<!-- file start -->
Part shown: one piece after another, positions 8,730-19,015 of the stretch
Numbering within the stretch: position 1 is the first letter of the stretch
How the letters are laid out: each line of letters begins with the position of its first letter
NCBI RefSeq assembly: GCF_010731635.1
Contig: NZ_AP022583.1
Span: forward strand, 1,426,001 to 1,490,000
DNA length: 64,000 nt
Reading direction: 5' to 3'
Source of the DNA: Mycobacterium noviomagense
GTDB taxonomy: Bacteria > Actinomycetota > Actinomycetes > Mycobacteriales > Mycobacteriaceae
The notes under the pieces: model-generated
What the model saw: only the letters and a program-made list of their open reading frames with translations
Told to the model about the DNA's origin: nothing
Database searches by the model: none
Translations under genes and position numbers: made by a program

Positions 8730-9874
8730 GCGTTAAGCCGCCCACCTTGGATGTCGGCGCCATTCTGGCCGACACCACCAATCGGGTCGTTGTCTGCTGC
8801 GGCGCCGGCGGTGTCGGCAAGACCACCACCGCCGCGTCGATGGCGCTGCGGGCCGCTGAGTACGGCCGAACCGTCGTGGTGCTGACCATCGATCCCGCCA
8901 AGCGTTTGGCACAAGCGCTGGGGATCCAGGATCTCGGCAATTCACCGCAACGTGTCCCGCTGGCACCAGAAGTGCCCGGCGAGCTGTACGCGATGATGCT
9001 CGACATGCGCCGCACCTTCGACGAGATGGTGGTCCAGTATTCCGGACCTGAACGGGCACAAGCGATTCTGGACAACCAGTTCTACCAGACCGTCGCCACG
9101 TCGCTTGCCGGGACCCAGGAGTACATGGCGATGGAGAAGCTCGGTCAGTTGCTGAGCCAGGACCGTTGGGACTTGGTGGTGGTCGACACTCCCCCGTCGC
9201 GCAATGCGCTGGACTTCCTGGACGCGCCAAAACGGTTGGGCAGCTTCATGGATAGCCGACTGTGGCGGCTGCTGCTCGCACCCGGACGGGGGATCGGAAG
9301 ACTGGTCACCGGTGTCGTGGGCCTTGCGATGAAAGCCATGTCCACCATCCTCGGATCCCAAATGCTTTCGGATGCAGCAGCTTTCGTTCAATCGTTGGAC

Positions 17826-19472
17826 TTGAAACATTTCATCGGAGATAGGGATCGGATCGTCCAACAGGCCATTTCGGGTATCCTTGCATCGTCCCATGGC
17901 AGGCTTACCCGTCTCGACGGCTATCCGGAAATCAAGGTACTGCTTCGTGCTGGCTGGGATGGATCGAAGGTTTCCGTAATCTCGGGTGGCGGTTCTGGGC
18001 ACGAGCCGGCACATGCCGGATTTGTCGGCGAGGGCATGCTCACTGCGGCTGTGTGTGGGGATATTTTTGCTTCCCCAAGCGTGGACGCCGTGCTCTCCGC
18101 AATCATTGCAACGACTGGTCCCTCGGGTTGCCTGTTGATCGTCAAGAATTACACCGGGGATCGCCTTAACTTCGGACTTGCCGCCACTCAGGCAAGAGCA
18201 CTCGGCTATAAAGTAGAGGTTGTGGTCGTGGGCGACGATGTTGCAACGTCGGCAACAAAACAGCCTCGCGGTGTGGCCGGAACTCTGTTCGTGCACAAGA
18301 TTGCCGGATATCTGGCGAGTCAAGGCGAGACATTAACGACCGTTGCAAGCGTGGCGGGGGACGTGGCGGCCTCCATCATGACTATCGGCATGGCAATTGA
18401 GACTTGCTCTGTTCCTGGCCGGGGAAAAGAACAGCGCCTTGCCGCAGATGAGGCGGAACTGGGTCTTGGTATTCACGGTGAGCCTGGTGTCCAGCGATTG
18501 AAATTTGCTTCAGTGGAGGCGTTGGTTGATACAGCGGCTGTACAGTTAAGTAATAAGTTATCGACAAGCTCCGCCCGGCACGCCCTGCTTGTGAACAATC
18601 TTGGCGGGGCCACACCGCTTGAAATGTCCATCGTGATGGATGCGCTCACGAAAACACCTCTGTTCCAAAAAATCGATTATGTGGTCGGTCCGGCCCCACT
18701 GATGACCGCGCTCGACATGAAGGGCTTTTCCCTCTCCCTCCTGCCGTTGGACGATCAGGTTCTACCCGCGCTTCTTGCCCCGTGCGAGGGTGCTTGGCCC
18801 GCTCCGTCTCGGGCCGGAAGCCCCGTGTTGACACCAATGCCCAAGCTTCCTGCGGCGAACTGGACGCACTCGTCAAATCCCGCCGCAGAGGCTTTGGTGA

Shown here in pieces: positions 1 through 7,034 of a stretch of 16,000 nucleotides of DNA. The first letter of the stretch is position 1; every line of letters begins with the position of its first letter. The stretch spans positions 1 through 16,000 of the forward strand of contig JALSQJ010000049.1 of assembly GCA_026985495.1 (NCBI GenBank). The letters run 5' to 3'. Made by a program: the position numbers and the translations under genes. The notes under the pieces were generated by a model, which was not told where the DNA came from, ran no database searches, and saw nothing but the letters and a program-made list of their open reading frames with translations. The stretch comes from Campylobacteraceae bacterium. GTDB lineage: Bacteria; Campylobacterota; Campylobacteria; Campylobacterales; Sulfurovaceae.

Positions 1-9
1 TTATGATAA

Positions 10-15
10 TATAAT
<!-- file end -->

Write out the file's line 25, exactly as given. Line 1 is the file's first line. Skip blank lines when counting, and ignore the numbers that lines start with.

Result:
17826 TTGAAACATTTCATCGGAGATAGGGATCGGATCGTCCAACAGGCCATTTCGGGTATCCTTGCATCGTCCCATGGC